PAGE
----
2. Hi: Do the brackets (those triangle angling things) (that hold the hydrogen inlets) stretch to maximum extention during take-off and under power?

    How much force does the hydraulics have to push to gimbal the rocket engine when it does?

    How hot does it get and how many RPM’s does the turbine get to in what time period?

    Thank you.


  3. @Anders: Yes, the propellant inlet ducts are big ducts. The flow area is around 8 inches in diameter and, between the two of them, they deliver to the engine well over 600 pounds of liquid hydrogen and liquid oxygen every second.

    @David: The inlet ducts don’t stretch much. Remember, the primary structural connection to the stage is through the gimbal bearing. That’s the point through which the engine pushes and it is extremely rigid to withstand the loads. The inlet ducts themselves only need to compress and stretch by a few inches in order to accommodate the gimbal movements.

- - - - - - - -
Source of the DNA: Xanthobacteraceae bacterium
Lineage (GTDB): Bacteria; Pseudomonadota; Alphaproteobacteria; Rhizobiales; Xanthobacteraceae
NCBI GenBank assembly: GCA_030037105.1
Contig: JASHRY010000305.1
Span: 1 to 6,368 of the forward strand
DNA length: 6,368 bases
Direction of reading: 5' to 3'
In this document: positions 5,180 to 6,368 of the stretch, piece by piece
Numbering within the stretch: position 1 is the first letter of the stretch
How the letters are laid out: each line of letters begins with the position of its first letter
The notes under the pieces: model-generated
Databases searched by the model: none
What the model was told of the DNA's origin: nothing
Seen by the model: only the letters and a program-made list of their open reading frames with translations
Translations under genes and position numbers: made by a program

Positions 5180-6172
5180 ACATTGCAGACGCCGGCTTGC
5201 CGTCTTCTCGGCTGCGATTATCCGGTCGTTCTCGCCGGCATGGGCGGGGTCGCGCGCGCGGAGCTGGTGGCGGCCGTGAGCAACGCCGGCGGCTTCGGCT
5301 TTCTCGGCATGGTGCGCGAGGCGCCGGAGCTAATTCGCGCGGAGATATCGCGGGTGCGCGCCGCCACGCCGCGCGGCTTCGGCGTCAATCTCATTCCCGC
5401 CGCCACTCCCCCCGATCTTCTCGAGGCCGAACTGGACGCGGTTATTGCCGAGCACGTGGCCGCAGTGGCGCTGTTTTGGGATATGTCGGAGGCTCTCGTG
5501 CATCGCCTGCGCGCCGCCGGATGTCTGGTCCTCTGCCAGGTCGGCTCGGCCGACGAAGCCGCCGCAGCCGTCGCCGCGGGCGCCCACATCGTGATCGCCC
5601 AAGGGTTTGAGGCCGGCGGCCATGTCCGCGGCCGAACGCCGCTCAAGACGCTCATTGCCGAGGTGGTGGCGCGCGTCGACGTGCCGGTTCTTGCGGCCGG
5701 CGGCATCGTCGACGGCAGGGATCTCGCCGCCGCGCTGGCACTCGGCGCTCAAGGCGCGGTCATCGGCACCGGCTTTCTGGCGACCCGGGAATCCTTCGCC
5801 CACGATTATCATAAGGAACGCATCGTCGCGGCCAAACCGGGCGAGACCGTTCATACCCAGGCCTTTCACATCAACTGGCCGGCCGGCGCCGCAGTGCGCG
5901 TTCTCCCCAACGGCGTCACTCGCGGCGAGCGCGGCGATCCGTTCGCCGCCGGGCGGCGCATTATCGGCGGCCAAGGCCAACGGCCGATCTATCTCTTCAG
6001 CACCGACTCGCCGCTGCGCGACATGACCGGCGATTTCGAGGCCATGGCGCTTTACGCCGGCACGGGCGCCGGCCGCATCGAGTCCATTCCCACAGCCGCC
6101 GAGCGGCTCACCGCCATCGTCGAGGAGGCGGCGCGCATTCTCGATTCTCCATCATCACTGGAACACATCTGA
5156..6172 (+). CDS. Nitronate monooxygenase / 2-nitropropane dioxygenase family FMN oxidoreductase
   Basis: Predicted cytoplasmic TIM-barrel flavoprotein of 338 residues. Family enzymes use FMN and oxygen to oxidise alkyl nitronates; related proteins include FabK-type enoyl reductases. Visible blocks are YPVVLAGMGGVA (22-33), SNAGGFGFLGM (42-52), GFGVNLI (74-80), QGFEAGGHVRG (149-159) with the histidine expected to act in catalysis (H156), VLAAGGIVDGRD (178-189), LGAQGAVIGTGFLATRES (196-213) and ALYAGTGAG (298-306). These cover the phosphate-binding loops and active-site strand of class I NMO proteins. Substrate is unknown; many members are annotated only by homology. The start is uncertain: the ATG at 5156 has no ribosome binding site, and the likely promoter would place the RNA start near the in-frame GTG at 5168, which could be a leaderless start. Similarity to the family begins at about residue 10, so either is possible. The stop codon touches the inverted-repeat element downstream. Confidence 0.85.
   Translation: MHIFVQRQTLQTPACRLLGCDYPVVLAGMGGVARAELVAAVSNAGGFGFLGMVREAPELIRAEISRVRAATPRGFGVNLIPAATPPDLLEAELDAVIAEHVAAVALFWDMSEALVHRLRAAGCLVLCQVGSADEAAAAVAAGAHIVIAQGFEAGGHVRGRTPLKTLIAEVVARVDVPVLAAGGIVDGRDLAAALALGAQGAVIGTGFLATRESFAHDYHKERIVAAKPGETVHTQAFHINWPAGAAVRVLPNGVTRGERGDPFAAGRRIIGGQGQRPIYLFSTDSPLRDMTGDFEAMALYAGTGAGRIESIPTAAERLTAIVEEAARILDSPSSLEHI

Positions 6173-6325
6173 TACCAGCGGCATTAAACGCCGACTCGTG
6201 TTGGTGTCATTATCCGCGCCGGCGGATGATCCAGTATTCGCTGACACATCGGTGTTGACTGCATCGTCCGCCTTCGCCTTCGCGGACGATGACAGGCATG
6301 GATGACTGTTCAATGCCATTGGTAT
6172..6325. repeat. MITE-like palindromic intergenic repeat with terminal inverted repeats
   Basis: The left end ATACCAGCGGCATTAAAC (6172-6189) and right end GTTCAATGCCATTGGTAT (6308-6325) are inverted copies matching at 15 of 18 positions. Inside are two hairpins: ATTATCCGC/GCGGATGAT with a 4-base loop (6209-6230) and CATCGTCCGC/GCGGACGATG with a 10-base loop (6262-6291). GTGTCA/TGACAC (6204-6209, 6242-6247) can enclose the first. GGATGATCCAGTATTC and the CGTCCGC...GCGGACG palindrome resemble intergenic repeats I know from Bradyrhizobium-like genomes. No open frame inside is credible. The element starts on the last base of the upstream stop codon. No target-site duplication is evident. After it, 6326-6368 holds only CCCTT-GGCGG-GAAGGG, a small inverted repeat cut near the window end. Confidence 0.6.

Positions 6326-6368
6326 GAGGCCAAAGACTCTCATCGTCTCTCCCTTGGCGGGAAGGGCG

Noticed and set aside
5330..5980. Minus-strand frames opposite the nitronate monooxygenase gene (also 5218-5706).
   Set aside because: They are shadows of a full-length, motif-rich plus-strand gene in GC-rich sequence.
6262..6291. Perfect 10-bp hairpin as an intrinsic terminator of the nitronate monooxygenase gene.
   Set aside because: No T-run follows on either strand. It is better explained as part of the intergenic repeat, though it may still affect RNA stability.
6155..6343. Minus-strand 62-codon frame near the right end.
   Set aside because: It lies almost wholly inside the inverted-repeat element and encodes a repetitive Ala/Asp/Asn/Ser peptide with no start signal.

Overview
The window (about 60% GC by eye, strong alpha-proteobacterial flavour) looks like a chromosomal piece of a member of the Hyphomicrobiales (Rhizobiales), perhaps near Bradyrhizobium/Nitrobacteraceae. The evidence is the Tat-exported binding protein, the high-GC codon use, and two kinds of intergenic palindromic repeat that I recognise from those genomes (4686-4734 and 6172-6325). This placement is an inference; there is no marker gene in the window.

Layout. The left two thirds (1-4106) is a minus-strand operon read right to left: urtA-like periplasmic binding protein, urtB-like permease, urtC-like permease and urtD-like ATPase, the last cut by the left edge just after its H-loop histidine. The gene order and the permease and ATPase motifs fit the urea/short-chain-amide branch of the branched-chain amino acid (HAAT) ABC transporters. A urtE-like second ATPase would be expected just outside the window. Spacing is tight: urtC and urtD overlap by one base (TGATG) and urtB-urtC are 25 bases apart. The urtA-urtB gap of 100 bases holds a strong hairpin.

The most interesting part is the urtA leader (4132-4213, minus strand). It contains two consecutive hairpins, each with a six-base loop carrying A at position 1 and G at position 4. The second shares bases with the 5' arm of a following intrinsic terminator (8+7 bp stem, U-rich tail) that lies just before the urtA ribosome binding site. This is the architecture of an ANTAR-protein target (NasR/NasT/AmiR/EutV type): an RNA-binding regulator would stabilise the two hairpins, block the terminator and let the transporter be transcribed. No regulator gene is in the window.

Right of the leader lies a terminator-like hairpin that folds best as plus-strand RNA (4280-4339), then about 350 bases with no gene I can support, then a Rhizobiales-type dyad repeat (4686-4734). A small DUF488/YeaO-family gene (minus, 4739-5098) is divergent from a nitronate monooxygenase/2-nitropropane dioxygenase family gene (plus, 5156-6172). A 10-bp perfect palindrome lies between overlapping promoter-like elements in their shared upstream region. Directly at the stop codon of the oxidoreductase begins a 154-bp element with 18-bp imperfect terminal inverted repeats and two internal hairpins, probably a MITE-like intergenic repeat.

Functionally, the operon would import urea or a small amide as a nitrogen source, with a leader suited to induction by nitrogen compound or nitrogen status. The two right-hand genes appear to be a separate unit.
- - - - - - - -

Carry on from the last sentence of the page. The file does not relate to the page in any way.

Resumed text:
Actuator load? Well, it is an interesting fact that traditionally here at NASA it is the stage folks who are responsible for providing thrust vector control. Us engine folks always say, “We push; we don’t steer.” But since we provide the connection points for the stage actuators, we do need to know what kind of oomph they deliver. For export control reasons, I cannot provide specification type exact numbers, but it is on the order of tens of thousands of pounds-force.

    How hot? Well, depends what you’re talking about. The hottest part of the engine is the combustion process in the main chamber. Peak temperatures there are on the order of 6,000 degree Fahrenheit.

    Turbine RPMs and ramp up? Typical of most spin-start, GG-cycle engines, the J-2X is up to full power somewhere between 3 and 4 seconds after receiving a start command. The two turbopumps rotate at different speeds. This is because of the huge differences in the density of the two propellants. Liquid hydrogen is around 4 lbm per cubic foot. Liquid oxygen is over 70 lbm per cubic foot. While it is possible to pump both of these fluids on a common shaft (the Russians have done it), it’s not easy and it’s not necessarily the best solution. Again, like most high-pressure LH2/LO2 engines, the turbopump speeds for J-2X are typical. On the LH2 side it’s around 30,000 rpm and on the LO2 side it’s around 12,000 rpm. Again, for export control reasons I cannot provide true power balance estimates or spec values, but these are in the neighborhood.

    Hope that helps.